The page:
_{0}, m, and Δn are integers.Description The present application claims priority to German Patent Application No. 10 2004 020 160.9, filed Apr. 24, 2004, which is hereby incorporated by reference in its entirety. The present invention generally relates to a method and a device for monitoring an analyte concentration in the living body of a human or animal. In particular to a method and device for determining analyte values y(t Study results have demonstrated that extremely serious long-term corollaries of diabetes mellitus (for example blinding of the patient due to retinopathy) can be prevented by continuous in vivo monitoring of the time profile of the glucose concentration. This allows the dosage of the medication required (insulin) to be adjusted exactly at any point in time and thus the blood sugar levels to be kept within narrow limits at all times like in a healthy person. A method of this type and a suitable device are described in U.S. Pat. No. 5,507,288, for example. The patent describes in particular the continuous monitoring of the glucose concentration in the body of a patient, which is of crucial medical significance. In order for the medication process to be as efficient as possible it is desired to be able to determine not only a current value of the concentration of an analyte, but also predict future concentration values. The prediction of future values of the concentration of an analyte is of particular significance in the case of diabetes, not only to counteract an increase of the blood glucose concentration beyond a critical value by administering insulin, but also to alert the patient to a decrease of the blood glucose concentration. The prediction of a future concentration of an analyte value in the living body of a human or animal is made significantly more complicated by the fact that concentration values depend not only on historic values, but also on other parameters, such as food and medication intake or physical exercise. A method for monitoring the blood glucose concentration is known from U.S. Pat. No. 6,272,480 B1, in which an artificial neuronal network is used to derive a prediction of future blood glucose values from a time series of glucose concentrations that were measured. However, a significant disadvantage of artificial neuronal networks is that they need to be trained prior to their use and yield unreliable results when confronted with time series data outside of their training range. From EP 1102194 A2, a method is known in which blood glucose concentration values measured at consecutive points in time are extrapolated taking into consideration patient-specific data, such as, in particular, any carbohydrate intake and insulin administration. For practical applications, the need to account for such patient-specific data is a major disadvantage, since accounting for such data is difficult and often error-prone. It is against the above background that the present invention proves certain unobvious advantages and advancements over the prior art. The present invention provides means for continuous monitoring of the concentration of an analyte in the living body of a human or animal and predicting future concentration values. In particular, in this method aside from data of historic concentration values, would not require any patient-specific data, such as food or insulin intake, for the prediction of future concentration values. A method for continuous monitoring of an analyte concentration by determining its progression in the living body of a human or animal, in which analyte values y(t The method according to the invention can be applied in several steps in order to determine from a prediction value y(t These and other features and advantages of the present invention will be more fully understood from the following detailed description of the invention taken together with the accompanying claims. It is noted that the scope of the claims is definitely by the recitations therein and not by the specific discussion of the features and advantages set forth in the present description. The invention and preferred embodiments are illustrated in more detail in the following with reference to the figures. The features illustrated and described in the following can be used individually or in combination in order to create preferred further refinements of the invention. In the figures: Skilled artisans appreciate that elements in the figures are illustrated for simplicity and clarity and have not necessarily been drawn to scale. For example, the dimensions of some of the elements in the figure may be exaggerated relative to other elements to help improve understanding of the embodiment(s) of the present invention. The following description of the preferred embodiment is merely exemplary in nature and is in no way intended to limit the invention or its application or uses. The essential components of a device according to the invention are shown in It is self-evident that the analyte values y(t The analyte values y(t In the embodiment shown, the measured values were processed by means of a filter algorithm that includes an operation, in which the influence of a current measured value on the working signal is weighted by means of a weighting factor (“controllable filter algorithm”), whereby a signal variation parameter (related in each case to the current point in time, i.e. changing over time) is determined on the basis of signal variations detected in a close temporal relationship to the measurement of the current measured value, and the weighting factor is adapted dynamically as a function of the signal variation parameter determined for the current measured value for the point in time. Filter algorithms of this type are known as Kalmann filter algorithms and have been described, for example, in DE 10343863.7, the content of which is made a content of the present application by way of reference. For the purposes of the method described in the following, extensive statistical processing of the measured values is not obligatory. Alternatively, it is also feasible, for example, to average over several measured values to obtain an analyte value (t The analyte values y(t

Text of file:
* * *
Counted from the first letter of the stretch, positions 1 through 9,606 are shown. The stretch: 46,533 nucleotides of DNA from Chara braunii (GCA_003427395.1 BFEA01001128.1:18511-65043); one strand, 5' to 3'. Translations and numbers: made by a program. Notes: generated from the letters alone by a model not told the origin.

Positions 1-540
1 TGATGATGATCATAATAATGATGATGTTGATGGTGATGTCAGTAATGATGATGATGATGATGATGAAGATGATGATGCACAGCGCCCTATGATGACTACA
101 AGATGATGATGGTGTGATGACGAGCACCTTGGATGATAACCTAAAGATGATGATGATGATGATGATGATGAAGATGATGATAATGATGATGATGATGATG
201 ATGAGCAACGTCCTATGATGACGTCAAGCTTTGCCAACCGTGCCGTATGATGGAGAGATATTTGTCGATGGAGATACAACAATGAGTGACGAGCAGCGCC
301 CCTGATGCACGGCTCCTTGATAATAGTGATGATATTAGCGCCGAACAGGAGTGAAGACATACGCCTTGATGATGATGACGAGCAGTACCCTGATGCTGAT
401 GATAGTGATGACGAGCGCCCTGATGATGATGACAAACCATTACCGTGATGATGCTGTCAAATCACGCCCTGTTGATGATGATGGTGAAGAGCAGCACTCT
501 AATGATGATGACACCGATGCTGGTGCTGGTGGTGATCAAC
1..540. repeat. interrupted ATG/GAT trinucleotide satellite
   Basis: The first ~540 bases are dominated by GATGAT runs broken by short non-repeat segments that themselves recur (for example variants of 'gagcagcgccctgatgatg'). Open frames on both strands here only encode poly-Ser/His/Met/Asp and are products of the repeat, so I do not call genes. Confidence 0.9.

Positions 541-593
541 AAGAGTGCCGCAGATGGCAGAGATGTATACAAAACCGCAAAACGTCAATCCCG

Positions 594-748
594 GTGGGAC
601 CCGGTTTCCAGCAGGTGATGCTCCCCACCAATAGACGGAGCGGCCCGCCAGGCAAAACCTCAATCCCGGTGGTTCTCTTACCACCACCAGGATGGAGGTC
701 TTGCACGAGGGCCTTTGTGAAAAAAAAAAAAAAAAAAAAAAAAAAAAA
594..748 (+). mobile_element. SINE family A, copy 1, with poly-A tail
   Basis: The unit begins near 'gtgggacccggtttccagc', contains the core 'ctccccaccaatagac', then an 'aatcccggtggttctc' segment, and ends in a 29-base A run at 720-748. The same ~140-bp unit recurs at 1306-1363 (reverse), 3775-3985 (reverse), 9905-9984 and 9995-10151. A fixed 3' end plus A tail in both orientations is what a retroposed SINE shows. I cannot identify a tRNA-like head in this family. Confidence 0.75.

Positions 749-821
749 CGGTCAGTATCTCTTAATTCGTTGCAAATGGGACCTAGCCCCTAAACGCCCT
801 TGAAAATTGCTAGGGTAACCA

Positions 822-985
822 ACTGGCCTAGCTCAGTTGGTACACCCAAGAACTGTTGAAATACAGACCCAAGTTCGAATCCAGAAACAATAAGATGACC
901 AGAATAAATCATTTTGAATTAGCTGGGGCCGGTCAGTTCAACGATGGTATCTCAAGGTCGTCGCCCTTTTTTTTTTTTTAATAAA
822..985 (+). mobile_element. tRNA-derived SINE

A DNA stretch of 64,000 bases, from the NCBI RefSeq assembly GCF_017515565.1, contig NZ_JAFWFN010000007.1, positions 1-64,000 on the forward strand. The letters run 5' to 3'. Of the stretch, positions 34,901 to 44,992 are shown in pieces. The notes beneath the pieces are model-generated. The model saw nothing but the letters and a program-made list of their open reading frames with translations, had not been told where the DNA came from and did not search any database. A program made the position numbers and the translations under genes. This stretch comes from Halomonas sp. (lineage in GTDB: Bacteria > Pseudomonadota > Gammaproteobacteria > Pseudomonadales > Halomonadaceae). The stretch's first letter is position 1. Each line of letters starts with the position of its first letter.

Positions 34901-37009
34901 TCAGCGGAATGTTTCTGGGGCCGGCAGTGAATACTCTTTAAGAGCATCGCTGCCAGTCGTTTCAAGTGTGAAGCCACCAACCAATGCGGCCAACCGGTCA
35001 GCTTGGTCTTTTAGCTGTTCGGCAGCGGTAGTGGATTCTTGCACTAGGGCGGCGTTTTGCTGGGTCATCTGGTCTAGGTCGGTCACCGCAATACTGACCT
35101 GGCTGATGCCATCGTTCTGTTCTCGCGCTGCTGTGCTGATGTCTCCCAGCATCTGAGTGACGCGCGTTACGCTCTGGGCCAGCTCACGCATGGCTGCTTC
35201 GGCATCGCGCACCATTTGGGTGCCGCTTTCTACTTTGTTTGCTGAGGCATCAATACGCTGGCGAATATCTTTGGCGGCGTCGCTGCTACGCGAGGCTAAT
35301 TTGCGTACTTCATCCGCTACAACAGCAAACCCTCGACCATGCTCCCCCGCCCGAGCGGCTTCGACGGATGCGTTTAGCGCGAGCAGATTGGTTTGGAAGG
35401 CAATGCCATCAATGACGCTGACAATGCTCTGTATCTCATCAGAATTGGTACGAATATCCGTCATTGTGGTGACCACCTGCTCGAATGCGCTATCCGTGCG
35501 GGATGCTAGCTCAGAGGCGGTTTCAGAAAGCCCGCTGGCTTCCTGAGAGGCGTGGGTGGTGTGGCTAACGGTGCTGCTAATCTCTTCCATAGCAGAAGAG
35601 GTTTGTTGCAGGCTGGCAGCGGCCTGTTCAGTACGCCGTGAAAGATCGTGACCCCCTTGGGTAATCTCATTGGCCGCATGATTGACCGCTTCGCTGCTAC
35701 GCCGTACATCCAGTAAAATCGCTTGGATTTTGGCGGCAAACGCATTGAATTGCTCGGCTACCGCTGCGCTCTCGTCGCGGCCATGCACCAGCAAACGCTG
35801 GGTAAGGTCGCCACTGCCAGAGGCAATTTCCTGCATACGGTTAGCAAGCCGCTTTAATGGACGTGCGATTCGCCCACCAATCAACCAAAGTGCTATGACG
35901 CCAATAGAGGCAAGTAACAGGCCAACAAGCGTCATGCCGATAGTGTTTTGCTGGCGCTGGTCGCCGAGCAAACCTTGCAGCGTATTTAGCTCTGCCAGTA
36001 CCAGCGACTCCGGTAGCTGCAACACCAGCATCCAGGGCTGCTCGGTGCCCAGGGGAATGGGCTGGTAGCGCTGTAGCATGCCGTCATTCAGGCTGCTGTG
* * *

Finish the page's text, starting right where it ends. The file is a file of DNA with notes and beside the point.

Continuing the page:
Whereby Δn is an integer. The function F is used by the analytical unit The concentration of an analyte that is present therein is mathematically treated as a deterministic dynamic system with some possible interference by noise. The development of this system over time is then described as a phase trajectory in a phase space whose dimensionality depends on the number of independent variables influencing the concentration of the analyte to be determined. In the case of diabetes, for example, the number of ingested bread units and the quantity of insulin administered are variables of this type, on which future values of the blood glucose concentration depend. For practical purposes, the number of variables, on which the analyte concentration to be determined depends, is usually unknown and consequently the dimensionality of the phase space, in which the development of the system over time can be described by means of the phase trajectory, is also unknown. The invention utilizes the fact that there is no need to know the entire phase trajectory of the system in a possibly high-dimensional phase space in order to be able to predict an analyte value. For extrapolating a point on the phase trajectory it is only necessary to know the phase trajectory in a vicinity of that point. In particular, there is no need to consider the entire phase space of the system for extrapolation, but rather it is sufficient to study the dynamics in an artificial, reconstructed phase space of significantly lower dimensionality. It is sufficient if the dimensionality is high enough to account for all dominant degrees of freedom driving the dynamics of the system. Degrees of freedom with a negligible effect on the dynamics of the system can be left unaccounted for such that the dimensionality of the reconstructed phase space can be selected accordingly lower. Negligible degrees of freedom are found especially for dynamic systems, in which a sub-system is weakly coupled to the remaining system. Considering diabetes as an example, a sub-system, that depends on the administered quantity of insulin, ingested bread units and physical exercise, is weakly coupled to hormonal regulation mechanisms, which also exert an influence on the blood sugar levels. A time series of analyte values y(t It is important that the analyte values used to determine the function F and thus a local approximation of the phase trajectory were not determined for points in time t In order to be able to reduce the influence of inevitable measuring errors to the extent possible by statistical methods it is desired to determine analyte values y(t For this reason, equation 1 includes a parameter Δn to ensure that the analyte values y(t Whether or not a function F as determined can be used to approximate the time profile of the analyte values y(t